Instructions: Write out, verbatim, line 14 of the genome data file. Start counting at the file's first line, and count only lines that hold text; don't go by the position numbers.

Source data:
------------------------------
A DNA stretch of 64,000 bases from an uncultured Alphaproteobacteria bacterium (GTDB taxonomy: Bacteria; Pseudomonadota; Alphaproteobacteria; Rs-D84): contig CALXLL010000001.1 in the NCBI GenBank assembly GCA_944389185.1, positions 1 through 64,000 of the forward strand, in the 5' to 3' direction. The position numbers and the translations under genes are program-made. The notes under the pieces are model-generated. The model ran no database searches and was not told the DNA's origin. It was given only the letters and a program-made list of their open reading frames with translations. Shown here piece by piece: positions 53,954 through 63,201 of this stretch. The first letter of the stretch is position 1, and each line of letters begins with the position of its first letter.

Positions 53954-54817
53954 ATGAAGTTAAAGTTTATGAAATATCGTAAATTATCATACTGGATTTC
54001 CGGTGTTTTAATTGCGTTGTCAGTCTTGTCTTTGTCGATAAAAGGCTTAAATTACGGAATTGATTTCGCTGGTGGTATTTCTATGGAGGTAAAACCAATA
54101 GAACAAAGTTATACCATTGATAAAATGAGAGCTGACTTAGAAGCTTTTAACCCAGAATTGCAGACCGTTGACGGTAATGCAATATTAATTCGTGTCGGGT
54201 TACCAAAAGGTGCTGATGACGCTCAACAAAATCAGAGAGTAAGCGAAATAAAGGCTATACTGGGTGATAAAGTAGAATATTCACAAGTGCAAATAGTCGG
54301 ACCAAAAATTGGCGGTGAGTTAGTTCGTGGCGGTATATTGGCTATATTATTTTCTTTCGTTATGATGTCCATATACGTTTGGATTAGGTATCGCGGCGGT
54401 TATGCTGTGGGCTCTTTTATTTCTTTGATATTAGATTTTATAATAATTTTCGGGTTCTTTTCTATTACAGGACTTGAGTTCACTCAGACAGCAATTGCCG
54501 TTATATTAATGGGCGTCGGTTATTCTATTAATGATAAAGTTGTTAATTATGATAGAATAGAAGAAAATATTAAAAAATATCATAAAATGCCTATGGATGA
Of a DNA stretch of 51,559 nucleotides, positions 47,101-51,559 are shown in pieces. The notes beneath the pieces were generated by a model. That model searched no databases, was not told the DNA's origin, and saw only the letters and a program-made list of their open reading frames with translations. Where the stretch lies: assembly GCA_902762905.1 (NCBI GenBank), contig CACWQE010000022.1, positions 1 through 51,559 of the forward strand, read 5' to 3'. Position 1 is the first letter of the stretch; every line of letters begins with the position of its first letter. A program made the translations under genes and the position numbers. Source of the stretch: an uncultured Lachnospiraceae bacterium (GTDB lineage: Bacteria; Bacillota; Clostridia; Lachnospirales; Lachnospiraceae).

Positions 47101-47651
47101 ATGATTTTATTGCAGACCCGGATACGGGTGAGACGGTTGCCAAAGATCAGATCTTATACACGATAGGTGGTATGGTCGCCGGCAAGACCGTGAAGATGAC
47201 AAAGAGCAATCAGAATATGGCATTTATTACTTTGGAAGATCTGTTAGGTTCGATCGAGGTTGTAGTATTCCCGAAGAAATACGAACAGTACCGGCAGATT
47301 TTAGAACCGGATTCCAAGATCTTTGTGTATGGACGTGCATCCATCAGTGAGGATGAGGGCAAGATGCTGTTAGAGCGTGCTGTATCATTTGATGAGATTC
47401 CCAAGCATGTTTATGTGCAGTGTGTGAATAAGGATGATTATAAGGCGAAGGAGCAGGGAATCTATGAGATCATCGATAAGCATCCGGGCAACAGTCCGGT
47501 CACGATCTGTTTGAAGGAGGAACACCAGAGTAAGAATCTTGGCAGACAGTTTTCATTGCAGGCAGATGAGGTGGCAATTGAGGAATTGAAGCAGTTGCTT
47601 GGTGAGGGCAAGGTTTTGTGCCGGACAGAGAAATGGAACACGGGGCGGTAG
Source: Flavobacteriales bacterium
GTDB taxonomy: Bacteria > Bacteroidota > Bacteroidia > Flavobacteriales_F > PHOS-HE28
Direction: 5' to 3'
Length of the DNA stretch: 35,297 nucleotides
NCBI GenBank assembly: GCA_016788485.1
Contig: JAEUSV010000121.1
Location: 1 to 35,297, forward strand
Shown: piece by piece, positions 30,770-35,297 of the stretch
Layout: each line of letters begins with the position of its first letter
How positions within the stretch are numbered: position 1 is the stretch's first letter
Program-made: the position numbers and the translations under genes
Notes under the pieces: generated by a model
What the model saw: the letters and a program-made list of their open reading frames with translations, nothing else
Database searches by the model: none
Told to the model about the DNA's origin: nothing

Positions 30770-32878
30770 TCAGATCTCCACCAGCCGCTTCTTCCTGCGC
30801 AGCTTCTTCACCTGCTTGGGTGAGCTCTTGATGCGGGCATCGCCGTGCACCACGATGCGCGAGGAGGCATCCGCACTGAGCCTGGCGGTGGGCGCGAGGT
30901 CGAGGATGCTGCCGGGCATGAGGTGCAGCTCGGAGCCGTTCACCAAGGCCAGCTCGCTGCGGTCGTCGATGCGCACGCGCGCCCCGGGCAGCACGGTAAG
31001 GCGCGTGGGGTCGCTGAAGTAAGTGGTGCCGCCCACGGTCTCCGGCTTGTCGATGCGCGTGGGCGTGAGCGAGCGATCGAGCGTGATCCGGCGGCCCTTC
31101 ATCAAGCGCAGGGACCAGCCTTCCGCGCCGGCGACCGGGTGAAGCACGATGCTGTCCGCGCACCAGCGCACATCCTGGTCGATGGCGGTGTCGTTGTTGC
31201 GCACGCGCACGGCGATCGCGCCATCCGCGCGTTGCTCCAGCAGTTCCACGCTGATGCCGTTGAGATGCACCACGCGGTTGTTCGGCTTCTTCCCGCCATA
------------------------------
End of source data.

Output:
47301 TTAGAACCGGATTCCAAGATCTTTGTGTATGGACGTGCATCCATCAGTGAGGATGAGGGCAAGATGCTGTTAGAGCGTGCTGTATCATTTGATGAGATTC